Commenced in January 2007
Frequency: Monthly
Edition: International
Paper Count: 5

Early Detection Related Abstracts

5 Nurse’s Role in Early Detection of Breast Cancer through Mammography and Genetic Screening and Its Impact on Patient's Outcome

Authors: Salwa Hagag Abdelaziz, Dorria Salem, Hoda Zaki, Suzan Atteya

Abstract:

Early detection of breast cancer saves many thousands of lives each year via application of mammography and genetic screening and many more lives could be saved if nurses are involved in breast care screening practices. So, the aim of the study was to identify nurse's role in early detection of breast cancer through mammography and genetic screening and its impact on patient's outcome. In order to achieve this aim, 400 women above 40 years, asymptomatic were recruited for mammography and genetic screening. In addition, 50 nurses and 6 technologists were involved in the study. A descriptive analytical design was used. Five tools were utilized: sociodemographic, mammographic examination and risk factors, women's before, during and after mammography, items relaying to technologists, and items related to nurses were also obtained. The study finding revealed that 3% of women detected for malignancy and 7.25% for fibroadenoma. Statistically, significant differences were found between mammography results and age, family history, genetic screening, exposure to smoke, and using contraceptive pills. Nurses have insufficient knowledge about screening tests. Based on these findings the present study recommended involvement of nurses in breast care which is very important to in force population about screening practices.

Keywords: Breast Cancer, Early Detection, Mammography, genetic screening

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4 Identification of a Panel of Epigenetic Biomarkers for Early Detection of Hepatocellular Carcinoma in Blood of Individuals with Liver Cirrhosis

Authors: Katarzyna Lubecka, Kirsty Flower, Megan Beetch, Lucinda Kurzava, Hannah Buvala, Samer Gawrieh, Suthat Liangpunsakul, Tracy Gonzalez, George McCabe, Naga Chalasani, James M. Flanagan, Barbara Stefanska

Abstract:

Hepatocellular carcinoma (HCC), the most prevalent type of primary liver cancer, is the second leading cause of cancer death worldwide. Late onset of clinical symptoms in HCC results in late diagnosis and poor disease outcome. Approximately 85% of individuals with HCC have underlying liver cirrhosis. However, not all cirrhotic patients develop cancer. Reliable early detection biomarkers that can distinguish cirrhotic patients who will develop cancer from those who will not are urgently needed and could increase the cure rate from 5% to 80%. We used Illumina-450K microarray to test whether blood DNA, an easily accessible source of DNA, bear site-specific changes in DNA methylation in response to HCC before diagnosis with conventional tools (pre-diagnostic). Top 11 differentially methylated sites were selected for validation by pyrosequencing. The diagnostic potential of the 11 pyrosequenced probes was tested in blood samples from a prospective cohort of cirrhotic patients. We identified 971 differentially methylated CpG sites in pre-diagnostic HCC cases as compared with healthy controls (P < 0.05, paired Wilcoxon test, ICC ≥ 0.5). Nearly 76% of differentially methylated CpG sites showed lower levels of methylation in cases vs. controls (P = 2.973E-11, Wilcoxon test). Classification of the CpG sites according to their location relative to CpG islands and transcription start site revealed that those hypomethylated loci are located in regulatory regions important for gene transcription such as CpG island shores, promoters, and 5’UTR at higher frequency than hypermethylated sites. Among 735 CpG sites hypomethylated in cases vs. controls, 482 sites were assigned to gene coding regions whereas 236 hypermethylated sites corresponded to 160 genes. Bioinformatics analysis using GO, KEGG and DAVID knowledgebase indicate that differentially methylated CpG sites are located in genes associated with functions that are essential for gene transcription, cell adhesion, cell migration, and regulation of signal transduction pathways. Taking into account the magnitude of the difference, statistical significance, location, and consistency across the majority of matched pairs case-control, we selected 11 CpG loci corresponding to 10 genes for further validation by pyrosequencing. We established that methylation of CpG sites within 5 out of those 10 genes distinguish cirrhotic patients who subsequently developed HCC from those who stayed cancer free (cirrhotic controls), demonstrating potential as biomarkers of early detection in populations at risk. The best predictive value was detected for CpGs located within BARD1 (AUC=0.70, asymptotic significance ˂0.01). Using an additive logistic regression model, we further showed that 9 CpG loci within those 5 genes, that were covered in pyrosequenced probes, constitute a panel with high diagnostic accuracy (AUC=0.887; 95% CI:0.80-0.98). The panel was able to distinguish pre-diagnostic cases from cirrhotic controls free of cancer with 88% sensitivity at 70% specificity. Using blood as a minimally invasive material and pyrosequencing as a straightforward quantitative method, the established biomarker panel has high potential to be developed into a routine clinical test after validation in larger cohorts. This study was supported by Showalter Trust, American Cancer Society (IRG#14-190-56), and Purdue Center for Cancer Research (P30 CA023168) granted to BS.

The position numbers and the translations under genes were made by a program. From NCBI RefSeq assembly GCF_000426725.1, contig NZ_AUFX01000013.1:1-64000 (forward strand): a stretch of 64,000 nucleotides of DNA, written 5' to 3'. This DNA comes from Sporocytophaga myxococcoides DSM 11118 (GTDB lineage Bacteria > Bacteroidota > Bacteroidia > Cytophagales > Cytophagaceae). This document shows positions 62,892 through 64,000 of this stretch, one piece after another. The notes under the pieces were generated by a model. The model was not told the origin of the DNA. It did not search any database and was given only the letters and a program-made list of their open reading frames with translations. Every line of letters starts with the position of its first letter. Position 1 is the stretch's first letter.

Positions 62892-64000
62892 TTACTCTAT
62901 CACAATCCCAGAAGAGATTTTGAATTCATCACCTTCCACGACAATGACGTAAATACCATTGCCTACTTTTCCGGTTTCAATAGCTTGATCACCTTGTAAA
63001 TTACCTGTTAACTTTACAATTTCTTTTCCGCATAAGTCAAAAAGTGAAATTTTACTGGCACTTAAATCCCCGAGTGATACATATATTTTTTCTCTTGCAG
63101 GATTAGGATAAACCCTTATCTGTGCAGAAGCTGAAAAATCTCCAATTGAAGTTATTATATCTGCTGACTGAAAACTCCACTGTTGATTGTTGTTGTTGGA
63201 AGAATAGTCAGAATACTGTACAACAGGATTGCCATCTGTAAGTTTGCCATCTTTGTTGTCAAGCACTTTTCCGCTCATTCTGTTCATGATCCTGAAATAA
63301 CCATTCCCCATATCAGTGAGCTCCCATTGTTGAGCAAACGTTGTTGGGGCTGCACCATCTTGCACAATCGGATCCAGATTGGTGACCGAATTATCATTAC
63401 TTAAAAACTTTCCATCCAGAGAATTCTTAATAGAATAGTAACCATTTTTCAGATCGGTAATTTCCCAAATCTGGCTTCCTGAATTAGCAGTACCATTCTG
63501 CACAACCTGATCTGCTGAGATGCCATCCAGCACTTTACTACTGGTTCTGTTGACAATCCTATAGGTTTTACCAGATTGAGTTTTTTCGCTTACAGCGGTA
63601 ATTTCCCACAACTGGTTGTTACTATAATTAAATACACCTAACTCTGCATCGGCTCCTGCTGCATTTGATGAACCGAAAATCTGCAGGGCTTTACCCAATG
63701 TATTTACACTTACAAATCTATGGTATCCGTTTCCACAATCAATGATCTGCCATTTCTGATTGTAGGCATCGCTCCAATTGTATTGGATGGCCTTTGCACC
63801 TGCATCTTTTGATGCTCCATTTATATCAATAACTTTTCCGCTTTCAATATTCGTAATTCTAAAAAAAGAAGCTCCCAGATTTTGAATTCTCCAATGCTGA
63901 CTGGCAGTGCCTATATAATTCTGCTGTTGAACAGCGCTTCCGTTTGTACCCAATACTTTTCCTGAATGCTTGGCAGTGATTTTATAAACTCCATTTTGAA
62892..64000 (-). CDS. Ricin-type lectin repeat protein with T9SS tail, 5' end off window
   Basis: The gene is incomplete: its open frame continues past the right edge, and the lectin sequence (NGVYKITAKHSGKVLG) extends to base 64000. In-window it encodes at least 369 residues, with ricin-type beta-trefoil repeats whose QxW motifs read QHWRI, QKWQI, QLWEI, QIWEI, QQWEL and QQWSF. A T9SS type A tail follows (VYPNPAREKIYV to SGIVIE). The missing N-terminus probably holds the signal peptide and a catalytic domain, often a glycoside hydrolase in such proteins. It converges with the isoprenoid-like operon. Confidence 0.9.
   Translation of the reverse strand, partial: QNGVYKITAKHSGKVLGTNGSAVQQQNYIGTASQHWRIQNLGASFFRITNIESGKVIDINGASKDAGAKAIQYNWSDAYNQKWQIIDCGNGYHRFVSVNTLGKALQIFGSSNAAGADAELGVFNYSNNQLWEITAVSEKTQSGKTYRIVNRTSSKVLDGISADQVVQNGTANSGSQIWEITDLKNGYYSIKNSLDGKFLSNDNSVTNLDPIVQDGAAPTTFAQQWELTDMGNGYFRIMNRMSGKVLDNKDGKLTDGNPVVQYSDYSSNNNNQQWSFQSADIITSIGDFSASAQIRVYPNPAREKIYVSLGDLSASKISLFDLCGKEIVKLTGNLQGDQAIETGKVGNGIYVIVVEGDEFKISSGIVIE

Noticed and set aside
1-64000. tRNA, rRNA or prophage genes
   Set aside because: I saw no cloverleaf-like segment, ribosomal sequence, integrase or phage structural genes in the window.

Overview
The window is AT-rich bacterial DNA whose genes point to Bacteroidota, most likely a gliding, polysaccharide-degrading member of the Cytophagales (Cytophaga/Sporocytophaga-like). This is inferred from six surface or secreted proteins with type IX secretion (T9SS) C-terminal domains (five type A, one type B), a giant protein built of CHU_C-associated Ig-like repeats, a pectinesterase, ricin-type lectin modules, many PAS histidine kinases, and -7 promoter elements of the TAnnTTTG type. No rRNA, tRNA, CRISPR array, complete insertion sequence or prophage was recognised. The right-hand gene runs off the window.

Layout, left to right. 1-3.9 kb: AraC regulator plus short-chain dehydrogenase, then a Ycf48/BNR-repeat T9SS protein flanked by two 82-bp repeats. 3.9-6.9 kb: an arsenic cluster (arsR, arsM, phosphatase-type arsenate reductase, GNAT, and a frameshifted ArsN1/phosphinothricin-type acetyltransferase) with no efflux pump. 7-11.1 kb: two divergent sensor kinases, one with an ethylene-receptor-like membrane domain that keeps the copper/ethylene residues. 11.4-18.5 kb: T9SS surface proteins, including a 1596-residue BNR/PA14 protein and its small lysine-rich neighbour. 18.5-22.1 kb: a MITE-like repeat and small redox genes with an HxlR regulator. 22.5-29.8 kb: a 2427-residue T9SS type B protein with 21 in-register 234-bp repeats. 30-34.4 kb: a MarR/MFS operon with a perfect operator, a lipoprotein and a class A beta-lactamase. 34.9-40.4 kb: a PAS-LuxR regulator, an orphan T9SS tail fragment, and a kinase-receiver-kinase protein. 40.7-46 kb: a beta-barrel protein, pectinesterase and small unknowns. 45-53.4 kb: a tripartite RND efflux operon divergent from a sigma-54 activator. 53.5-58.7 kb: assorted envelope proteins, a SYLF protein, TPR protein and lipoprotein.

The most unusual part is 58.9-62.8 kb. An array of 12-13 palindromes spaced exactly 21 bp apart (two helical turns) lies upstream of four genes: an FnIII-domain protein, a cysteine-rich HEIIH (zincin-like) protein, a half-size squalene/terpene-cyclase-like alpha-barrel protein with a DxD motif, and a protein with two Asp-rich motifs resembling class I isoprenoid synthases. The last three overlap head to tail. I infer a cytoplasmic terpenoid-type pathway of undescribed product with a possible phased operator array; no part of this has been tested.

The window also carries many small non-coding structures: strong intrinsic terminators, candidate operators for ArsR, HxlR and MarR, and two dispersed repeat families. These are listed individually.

Keywords: Biomarker, Early Detection, Hepatocellular Carcinoma, DNA Methylation

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3 Prediction of Alzheimer's Disease Based on Blood Biomarkers and Machine Learning Algorithms

Authors: Man-Yun Liu, Emily Chia-Yu Su

Abstract: